February 26, 2015 – Violet headed up a team painting election signs for my campaign. The ladies did a terrific job! Each placard boasts an image of me on the left in a red, white and blue colander helmet. My wing is pointing toward the center of the sign where my intentions are simply stated: HAPPY… LIBRARY TRUSTEE.
Temperatures stayed in the teens thanks to a persistent wind swooping in from the north, but Violet and her crew were undeterred. Completed signs came off the easel with fresh paint threatening to drip from the canvas, but Addie and Charlotte stepped in with high-powered hair dryers sealing each coat for all eternity. By lunch, fifty-plus masterpieces were stacked neatly against the garage wall, ready for wooden stakes to be attached and packed carefully into the back of the pickup truck. Emaline handled the staking. She’s always been good with a hammer.
By two o’clock, the truck was loaded and the distribution team took over. Sawyer demanded that she drive so that I might wave and nod to passing pedestrians from the passenger side window. “Every one you see is a potential vote,” she schooled. She had already mapped out key locations to put my signs.
“What about all of this snow?” I asked Bo before we took off. He was busy pulling a tool belt around his waist. “The ground is frozen. If we have any melting between now and Election Day, my likeness will be facedown in an icy drift!”
“Relax kid,” he replied. “Have you seen how much snow is out here? Unless the planet bursts into flames, none of this is going anywhere before Memorial Day.” Then he climbed into the truck bed and slapped his wing on the roof of the cab signaling to Sawyer that it was time to get the show on the road.
The first stop was the courtyard of the school where Sawyer and I were hatched. Bo jumped down from the truck and reached for the sign that Kellie Pickler handed him. In a matter of seconds, he sent the wooden stake reeling into a six-foot snowbank. When he let go, the sign stood motionless atop its mountain of white. One down, 49 to go.
There were other signs I noticed as we drove around town. A few represented hopeful school board members, while others competed over openings for selectmen. Strangely, there were no signs imploring voters to support Eunice.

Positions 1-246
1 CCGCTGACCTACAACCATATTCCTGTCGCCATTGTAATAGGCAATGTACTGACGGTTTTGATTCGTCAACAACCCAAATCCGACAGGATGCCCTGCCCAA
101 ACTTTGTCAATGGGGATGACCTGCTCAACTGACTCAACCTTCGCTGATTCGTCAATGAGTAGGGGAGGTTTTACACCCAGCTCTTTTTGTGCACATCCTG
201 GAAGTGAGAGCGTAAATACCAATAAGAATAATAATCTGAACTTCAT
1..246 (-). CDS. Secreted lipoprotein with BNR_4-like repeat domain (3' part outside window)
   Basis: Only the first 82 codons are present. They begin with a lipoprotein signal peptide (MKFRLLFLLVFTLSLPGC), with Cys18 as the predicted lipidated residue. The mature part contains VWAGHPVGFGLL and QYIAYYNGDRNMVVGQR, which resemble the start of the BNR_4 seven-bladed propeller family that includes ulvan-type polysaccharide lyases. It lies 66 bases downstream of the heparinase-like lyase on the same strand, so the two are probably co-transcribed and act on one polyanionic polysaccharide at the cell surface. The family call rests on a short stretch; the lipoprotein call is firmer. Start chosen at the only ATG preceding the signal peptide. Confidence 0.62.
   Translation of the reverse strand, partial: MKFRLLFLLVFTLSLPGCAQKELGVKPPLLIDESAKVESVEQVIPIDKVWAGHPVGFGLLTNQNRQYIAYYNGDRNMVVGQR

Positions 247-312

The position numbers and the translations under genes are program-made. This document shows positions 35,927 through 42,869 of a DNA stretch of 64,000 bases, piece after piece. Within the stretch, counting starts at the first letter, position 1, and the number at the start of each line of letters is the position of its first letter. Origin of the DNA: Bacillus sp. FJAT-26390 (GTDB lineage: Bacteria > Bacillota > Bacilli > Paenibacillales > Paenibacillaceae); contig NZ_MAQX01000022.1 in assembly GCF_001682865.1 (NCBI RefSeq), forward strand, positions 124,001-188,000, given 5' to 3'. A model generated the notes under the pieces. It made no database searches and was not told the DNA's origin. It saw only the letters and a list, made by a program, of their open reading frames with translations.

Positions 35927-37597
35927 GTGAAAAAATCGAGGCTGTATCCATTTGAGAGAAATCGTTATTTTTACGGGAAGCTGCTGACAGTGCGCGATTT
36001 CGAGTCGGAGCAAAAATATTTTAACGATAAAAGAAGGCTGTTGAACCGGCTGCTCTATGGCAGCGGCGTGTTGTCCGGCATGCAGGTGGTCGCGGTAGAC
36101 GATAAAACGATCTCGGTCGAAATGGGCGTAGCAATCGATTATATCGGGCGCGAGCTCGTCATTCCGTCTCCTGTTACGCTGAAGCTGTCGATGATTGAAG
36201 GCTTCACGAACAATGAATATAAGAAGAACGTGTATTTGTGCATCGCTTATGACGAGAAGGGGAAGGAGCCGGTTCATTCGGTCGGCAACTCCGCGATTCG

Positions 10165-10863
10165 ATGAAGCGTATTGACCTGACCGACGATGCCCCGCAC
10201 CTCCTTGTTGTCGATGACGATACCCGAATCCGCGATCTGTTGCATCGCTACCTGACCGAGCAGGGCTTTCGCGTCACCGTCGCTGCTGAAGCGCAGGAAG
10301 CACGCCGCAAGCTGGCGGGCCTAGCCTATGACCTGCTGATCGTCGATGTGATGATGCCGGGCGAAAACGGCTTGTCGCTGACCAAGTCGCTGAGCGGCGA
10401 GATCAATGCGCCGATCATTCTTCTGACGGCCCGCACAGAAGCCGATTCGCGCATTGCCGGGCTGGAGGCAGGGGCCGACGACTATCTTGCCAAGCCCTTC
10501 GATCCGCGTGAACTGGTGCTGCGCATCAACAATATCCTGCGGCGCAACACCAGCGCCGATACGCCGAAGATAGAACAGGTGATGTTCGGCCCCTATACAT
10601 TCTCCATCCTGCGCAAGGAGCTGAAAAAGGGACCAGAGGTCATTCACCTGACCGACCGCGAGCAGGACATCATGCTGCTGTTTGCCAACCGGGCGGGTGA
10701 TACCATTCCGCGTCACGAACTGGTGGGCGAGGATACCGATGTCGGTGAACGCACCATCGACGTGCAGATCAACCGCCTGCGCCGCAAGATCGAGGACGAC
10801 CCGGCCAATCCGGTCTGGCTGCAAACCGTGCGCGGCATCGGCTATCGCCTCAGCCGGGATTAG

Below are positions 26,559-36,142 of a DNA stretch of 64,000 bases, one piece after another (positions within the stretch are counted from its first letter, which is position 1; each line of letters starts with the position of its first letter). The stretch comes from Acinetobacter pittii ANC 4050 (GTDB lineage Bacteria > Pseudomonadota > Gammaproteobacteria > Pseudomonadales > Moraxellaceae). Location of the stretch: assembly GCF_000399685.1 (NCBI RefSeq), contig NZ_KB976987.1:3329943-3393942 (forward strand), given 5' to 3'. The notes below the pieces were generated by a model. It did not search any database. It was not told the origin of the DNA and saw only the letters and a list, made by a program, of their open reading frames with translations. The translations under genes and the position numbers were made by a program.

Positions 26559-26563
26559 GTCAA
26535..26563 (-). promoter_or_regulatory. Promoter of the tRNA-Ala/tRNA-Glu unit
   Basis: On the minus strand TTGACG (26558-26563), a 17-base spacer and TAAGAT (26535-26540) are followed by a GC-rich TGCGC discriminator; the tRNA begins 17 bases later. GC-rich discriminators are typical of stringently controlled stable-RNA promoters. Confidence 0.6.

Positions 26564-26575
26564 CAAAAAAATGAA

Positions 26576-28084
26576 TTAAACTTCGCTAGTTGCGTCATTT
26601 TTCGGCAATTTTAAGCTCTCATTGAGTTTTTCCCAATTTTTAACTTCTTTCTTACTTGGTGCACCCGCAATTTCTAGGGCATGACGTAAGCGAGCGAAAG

“See that, Hap?” Waffles chirped, sticking her head through the backseat window. “You’ve got nothing to worry about. Eunice probably left town after the debate. You can’t lose!”
I think I heard the calliope first. An aging motor home decked out in patriotic banners with a blaring horn and rusty speakers attached at every corner of the roof. It rolled past the old police station drawing closer to where we were parked. A vinyl billboard, tied from front to back with red bungee cords, assaulted our view with a vile message: VOTE EUNICE FOR LIBRARY TRUSTEE AND AVOID THE AVIAN FLU! To complete the experience, a woman’s craggy-voice screeched repeatedly over the loud speakers in an annoying loop. “VOTE FOR EUNICE THE HUMAN, NOT A THE HORRIBLE HEN!” “VOTE FOR EUNICE THE HUMAN, NOT A THE HORRIBLE HEN!”
As the motor home lumbered by, I could see Eunice in the passenger seat holding a black corded microphone in her hand while her sister navigated from behind the oversized steering wheel. Her sister was jovial and offered a wave as they passed. Eunice stuck out her tongue.
I slumped back into the bench seat. “How can I compete with this?” I asked Sawyer. “This is downright dirty! Everyone is going to think that I am some disease-ridden chicken! She is trying to marginalize me!”
“Oooohhh… good word,” Peaches piped up from under the dashboard. “That was one of my crossword puzzle answers last week.” Then she counted out the syllables with her pet stick.
“Happy. No one is going to think any such thing!” Lottie declared emphatically. “Everyone in this town who knows Eunice, knows that she is a mean and nasty woman.”
“But if the voters think that I can make them sick, it won’t matter!” I replied in anguish.
“Hap… trust your campaign manager,” Sawyer replied calmly. “We’ll schedule an on-the-air physical exam for you with Dr. Friday. She’ll attest that you are healthy and fit to take on this campaign.”
“Great idea!” said Addie.
“I’ll give her a call right now,” Violet offered pulling out her cell phone.
“Why don’t you get the doc to check out Eunice at the same time?” Wilma suggested. “I can only imagine what’s growing under those tail feathers. Whatever she has, I bet it smells.”
“Brilliant!” said Sawyer, and a plan was set in motion.
I don’t know how I feel about stripping down to my skivvies in front of a hundred viewers on Community Access Television, or if I’m up for such ruthless campaigning. I’m a thinker, not a bully. Sawyer says that it’s a matter of standing up for what is right and setting a positive example for other chickens. Right now, all I want to do is go home to Coop #3 and hug a cup of chamomile tea. Alas, there is still another hour of sign posting to contend with and smiling at potential voters from the truck window. Less than two weeks until Election Day. I’d kill for a mealworm.